This afternoon we had to go to an hour-long ethics discussion—quite possibly the most worthless hour of the week, and that’s counting the hour I spent on the weekend going back and forth between the basement and my room to see if my clothes were dry because I really wanted to go to bed but had to have clothes for the next morning. I can’t really explain what was discussed because really nothing was. Fortunately we only have one more session and we’ll be discussing an actual case so I might be able to at least feign interest. On the plus side, our interns told us we didn’t have to go back to the floor, so we got to go home at 2:30.


Anonymous Alice said...

It's very frustrating to want to establish contact with the attendings, and feel like they're oblivious to your existence. For what it's worth, though, I would strongly recommend trying to have a surgery adviser, whether it's someone you met later on in the rotation, or even someone who isn't actively teaching. (Our department has an older surgeon who doesn't practice anymore, just teaches the students, and tells amazing stories of Vietnam War surgery.) If you have an adviser from another field, they won't be able to give really meaningful advice when you want to apply to surgery residencies: how many do you need to apply to, how many interviews do you need, which programs should you be looking at, what are the important characteristics about the program to check out. . . I know, because my adviser is ob/gyn, and she just kept saying, Boy, I don't know how the surgery people see that, you should ask a surgeon - that I quit asking her anything. I don't know how big your department is, or how approachable the chairman is; for my school, the surgery chairman is pretty well-known and influential, so it was important for me to get his support and a letter from him. He was willing to give me lots of advice; since it consisted mainly of, You should stay at my program, I didn't totally appreciate him either; but that's a separate problem. :)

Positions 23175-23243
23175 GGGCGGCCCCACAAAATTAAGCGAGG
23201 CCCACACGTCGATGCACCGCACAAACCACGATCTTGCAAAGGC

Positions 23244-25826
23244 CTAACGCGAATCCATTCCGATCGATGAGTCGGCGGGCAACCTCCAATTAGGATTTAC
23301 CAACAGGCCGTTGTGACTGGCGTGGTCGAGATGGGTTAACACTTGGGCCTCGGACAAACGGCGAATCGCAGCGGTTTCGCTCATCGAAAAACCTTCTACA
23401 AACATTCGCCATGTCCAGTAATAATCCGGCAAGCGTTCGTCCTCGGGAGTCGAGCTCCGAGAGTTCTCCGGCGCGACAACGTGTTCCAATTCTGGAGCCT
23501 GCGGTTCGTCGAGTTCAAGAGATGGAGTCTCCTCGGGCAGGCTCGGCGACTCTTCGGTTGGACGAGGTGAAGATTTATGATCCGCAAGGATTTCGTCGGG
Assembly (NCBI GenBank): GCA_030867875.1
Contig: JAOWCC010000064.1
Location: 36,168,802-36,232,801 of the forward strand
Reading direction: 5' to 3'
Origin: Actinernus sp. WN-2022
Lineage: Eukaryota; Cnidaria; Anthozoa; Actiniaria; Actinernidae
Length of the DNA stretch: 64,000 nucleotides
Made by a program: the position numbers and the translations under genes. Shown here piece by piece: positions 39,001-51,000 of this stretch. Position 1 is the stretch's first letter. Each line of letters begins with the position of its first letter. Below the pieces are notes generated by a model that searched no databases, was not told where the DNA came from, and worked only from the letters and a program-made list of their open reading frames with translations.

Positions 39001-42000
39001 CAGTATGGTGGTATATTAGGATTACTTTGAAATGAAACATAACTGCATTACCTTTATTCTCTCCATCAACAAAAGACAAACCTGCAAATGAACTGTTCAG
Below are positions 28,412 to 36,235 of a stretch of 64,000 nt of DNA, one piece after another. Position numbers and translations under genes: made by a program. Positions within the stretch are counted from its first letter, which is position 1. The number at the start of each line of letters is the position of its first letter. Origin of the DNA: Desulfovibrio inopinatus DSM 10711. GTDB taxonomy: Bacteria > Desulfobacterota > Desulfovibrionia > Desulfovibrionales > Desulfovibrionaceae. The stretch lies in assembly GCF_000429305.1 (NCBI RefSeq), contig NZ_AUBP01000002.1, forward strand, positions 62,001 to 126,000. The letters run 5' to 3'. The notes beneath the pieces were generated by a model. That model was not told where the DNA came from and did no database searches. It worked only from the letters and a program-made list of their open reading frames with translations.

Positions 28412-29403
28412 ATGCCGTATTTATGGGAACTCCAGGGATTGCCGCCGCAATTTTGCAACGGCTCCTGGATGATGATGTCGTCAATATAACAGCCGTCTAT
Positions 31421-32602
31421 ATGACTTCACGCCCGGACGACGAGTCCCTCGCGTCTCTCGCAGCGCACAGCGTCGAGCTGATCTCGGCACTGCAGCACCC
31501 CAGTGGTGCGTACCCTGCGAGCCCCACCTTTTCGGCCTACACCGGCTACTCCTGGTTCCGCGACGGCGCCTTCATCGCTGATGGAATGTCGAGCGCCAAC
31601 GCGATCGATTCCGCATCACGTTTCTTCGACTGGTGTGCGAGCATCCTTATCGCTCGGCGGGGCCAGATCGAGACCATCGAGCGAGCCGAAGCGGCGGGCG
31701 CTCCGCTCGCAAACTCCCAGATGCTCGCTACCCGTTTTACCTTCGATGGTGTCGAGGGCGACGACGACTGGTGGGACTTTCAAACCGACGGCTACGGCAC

6:09 AM  

Post a Comment

<< Home